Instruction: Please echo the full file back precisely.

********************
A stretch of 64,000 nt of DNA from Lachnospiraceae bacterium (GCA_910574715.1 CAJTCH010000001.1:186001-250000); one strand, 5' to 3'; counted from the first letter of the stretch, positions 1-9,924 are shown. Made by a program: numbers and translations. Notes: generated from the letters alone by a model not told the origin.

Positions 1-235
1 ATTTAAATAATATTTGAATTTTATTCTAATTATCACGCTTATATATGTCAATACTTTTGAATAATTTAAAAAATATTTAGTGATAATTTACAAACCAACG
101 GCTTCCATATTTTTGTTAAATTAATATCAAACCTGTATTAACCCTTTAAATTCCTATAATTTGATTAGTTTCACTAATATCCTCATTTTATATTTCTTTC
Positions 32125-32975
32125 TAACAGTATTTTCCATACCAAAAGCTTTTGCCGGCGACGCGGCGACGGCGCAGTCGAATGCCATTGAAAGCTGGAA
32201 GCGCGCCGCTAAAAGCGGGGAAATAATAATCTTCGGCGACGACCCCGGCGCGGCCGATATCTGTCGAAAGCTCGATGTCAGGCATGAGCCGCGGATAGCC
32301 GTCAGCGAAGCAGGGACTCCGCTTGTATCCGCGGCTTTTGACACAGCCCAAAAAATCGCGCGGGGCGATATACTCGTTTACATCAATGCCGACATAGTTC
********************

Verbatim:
A stretch of 64,000 nt of DNA from Lachnospiraceae bacterium (GCA_910574715.1 CAJTCH010000001.1:186001-250000); one strand, 5' to 3'; counted from the first letter of the stretch, positions 1-9,924 are shown. Made by a program: numbers and translations. Notes: generated from the letters alone by a model not told the origin.

Positions 1-235
1 ATTTAAATAATATTTGAATTTTATTCTAATTATCACGCTTATATATGTCAATACTTTTGAATAATTTAAAAAATATTTAGTGATAATTTACAAACCAACG
101 GCTTCCATATTTTTGTTAAATTAATATCAAACCTGTATTAACCCTTTAAATTCCTATAATTTGATTAGTTTCACTAATATCCTCATTTTATATTTCTTTC
Positions 32125-32975
32125 TAACAGTATTTTCCATACCAAAAGCTTTTGCCGGCGACGCGGCGACGGCGCAGTCGAATGCCATTGAAAGCTGGAA
32201 GCGCGCCGCTAAAAGCGGGGAAATAATAATCTTCGGCGACGACCCCGGCGCGGCCGATATCTGTCGAAAGCTCGATGTCAGGCATGAGCCGCGGATAGCC
32301 GTCAGCGAAGCAGGGACTCCGCTTGTATCCGCGGCTTTTGACACAGCCCAAAAAATCGCGCGGGGCGATATACTCGTTTACATCAATGCCGACATAGTTC